In addition to writing for Web Worker Daily and working as a technology industry analyst, I’m a mother of three, a wife, a homeowner, and human companion to my dog Sally. I’m lucky to be able to work from home. If a kid gets sick and […]

In addition to writing for Web Worker Daily and working as a technology industry analyst, I’m a mother of three, a wife, a homeowner, and human companion to my dog Sally. I’m lucky to be able to work from home. If a kid gets sick and can’t go to school, if an appliance needs servicing, if Sally needs petting, if my husband works from home and wants to engage in water cooler chat by the kitchen sink: I’m here to handle it.

On the other hand, sometimes it seems like no one thinks I’m really working. My husband has been known to make finger quotes when he asks me, “are you going to go work now?” My neighbors look a bit skeptical when they ask how my career is progressing. I feel sheepish when contractors working on the house see me obsessively checking my news reader; they probably think I’m just an Internet addict with nothing better to do.

Amy Dunkin of Business Week describes how working from home doesn’t always look to the outside world like real work, leading to real difficulties in actually getting our work done:

Years ago, when her now 17-year-old daughter Hilary was a young child and Jill had switched from an outside-the-home journalism job to an inside-the-home writing job, she complained to me about well-meaning friends who called her in the middle of the day to chat. They apparently assumed that because she was home, she could simply drop whatever she was doing to talk to them. As if she had no work to do, no schedules to follow, no deadlines to meet.

I thought about this the other day as I was frying up potato latkes with another mother for a Chanukah party in my son’s class. This full-time working mom runs a consulting business out of her home. Yet because she’s around during the workday, she’s constantly taking on volunteer projects that I, as a full-time working mom, would never offer–or agree–to do.

I’d never trade my work-wherever-I-want setup for an office job unless I had to: the pleasures and profits of web work are just too great. And I don’t really care whether other people think I’m working or not. Still, it can be interesting to see how other people think of our work lives, and as in the cases described by Amy above, there can be a real impact to our productivity if others don’t take our work seriously.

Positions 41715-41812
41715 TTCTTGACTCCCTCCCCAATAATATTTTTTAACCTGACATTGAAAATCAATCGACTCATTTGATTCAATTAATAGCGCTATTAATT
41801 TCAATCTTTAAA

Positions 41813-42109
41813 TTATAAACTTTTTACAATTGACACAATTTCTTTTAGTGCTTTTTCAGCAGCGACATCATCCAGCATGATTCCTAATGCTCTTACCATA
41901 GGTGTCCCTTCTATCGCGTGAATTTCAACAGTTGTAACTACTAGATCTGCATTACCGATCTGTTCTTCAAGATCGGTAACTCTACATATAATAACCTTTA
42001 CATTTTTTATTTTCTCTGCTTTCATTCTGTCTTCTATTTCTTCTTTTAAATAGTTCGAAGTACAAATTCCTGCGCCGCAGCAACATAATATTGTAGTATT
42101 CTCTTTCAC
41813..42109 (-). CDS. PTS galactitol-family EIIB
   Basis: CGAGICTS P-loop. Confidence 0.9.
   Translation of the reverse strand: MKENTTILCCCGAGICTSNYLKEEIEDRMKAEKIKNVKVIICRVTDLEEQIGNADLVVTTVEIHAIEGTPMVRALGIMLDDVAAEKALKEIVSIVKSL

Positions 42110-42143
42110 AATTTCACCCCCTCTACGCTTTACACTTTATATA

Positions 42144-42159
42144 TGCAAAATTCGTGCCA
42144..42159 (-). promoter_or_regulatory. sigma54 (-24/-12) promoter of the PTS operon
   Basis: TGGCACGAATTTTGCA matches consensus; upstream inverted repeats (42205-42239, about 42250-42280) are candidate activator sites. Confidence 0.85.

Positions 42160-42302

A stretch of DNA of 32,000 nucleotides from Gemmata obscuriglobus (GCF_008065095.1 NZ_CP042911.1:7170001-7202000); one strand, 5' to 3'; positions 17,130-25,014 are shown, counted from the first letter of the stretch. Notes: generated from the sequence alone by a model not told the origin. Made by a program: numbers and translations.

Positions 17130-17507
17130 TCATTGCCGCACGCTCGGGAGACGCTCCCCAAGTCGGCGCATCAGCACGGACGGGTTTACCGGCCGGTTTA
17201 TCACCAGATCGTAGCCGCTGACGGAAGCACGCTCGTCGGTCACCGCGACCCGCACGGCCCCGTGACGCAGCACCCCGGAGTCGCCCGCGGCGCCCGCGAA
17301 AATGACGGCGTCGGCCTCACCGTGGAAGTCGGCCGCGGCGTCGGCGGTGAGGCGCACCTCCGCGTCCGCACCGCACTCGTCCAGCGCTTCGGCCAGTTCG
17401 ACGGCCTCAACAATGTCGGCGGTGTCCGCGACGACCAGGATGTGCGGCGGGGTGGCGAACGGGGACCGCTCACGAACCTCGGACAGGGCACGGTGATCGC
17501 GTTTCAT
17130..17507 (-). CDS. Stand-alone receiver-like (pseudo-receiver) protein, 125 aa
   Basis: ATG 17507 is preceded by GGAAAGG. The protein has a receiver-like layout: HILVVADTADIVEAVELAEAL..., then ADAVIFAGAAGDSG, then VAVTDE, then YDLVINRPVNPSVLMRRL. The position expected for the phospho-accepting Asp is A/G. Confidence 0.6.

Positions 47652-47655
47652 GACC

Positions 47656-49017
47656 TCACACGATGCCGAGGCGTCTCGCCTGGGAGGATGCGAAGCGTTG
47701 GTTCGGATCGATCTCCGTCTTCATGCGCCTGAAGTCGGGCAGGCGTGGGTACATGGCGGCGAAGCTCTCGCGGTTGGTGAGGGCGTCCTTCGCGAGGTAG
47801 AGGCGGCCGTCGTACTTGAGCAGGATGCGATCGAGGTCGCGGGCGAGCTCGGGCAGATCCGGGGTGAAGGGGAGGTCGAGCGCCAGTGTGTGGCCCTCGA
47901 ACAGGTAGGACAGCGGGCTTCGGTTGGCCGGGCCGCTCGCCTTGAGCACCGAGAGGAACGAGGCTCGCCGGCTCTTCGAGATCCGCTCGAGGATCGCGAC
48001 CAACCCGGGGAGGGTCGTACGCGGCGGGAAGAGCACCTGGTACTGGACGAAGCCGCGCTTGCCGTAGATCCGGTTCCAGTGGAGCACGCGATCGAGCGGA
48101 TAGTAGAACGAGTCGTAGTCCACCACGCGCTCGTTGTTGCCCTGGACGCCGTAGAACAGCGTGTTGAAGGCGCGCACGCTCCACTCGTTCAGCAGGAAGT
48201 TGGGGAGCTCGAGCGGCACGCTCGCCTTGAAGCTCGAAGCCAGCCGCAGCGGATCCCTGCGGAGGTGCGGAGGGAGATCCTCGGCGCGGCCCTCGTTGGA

Do you find other people take your web work seriously? Do you ever run into any problems with people assuming you’re available for volunteer or community work or daytime favors because you don’t work a nine-to-five office job?

  1. I just started working from home this year and everyone thinks I’m free because I’m not in the traditional office environment. Everyone calls me during the day to chat and do things for them. I may work from home, but I’ve work to do and it’s very real.

  2. I understand your situation. I work from home and get calls all the time asking if I can pick somebody up from the airport or play golf in the middle of the day. Or my mother or mother in law will call our home phone and ask if we want to come for dinner in a week and a half. I DON’T KNOW. I am working.

  3. Caller ID is a beautiful thing. Don’t answer the phone.

  4. Overall, I feel I’ve been taken less seriously as a work at home mother (WAHM) than my husband, who also works from home. Family think they can drop by any time, or I can schlep people around, or that what I do is some slight little hobbyist thing that’s “very nice, dear.” And I think a lot of those attitudes changed when I became a mother and people saw me as a mother first and as a woman with a career second, if at all. Nevermind that my husband and I started our web company 3 years before having the first of our two children and have always worked from home on this venture.

    The ironic thing being now that I work for myself and from home I work infinitely more now than I ever did when I was on someone else’s payroll. Then again, I love what I do, love the freedom it affords, and wouldn’t trade my WAHM status for anything. I am glad that telecommuting in general has become more common and that I don’t have to work in a vacuum. The internet affords me some pretty cool “office” mates.

  5. For some reason people seem to think that if I work at home, I have no right to be tired. Because obviously, a 7 to 7 working day with some obligatory housewifery in the lunch hour can’t possibly be *tiring*.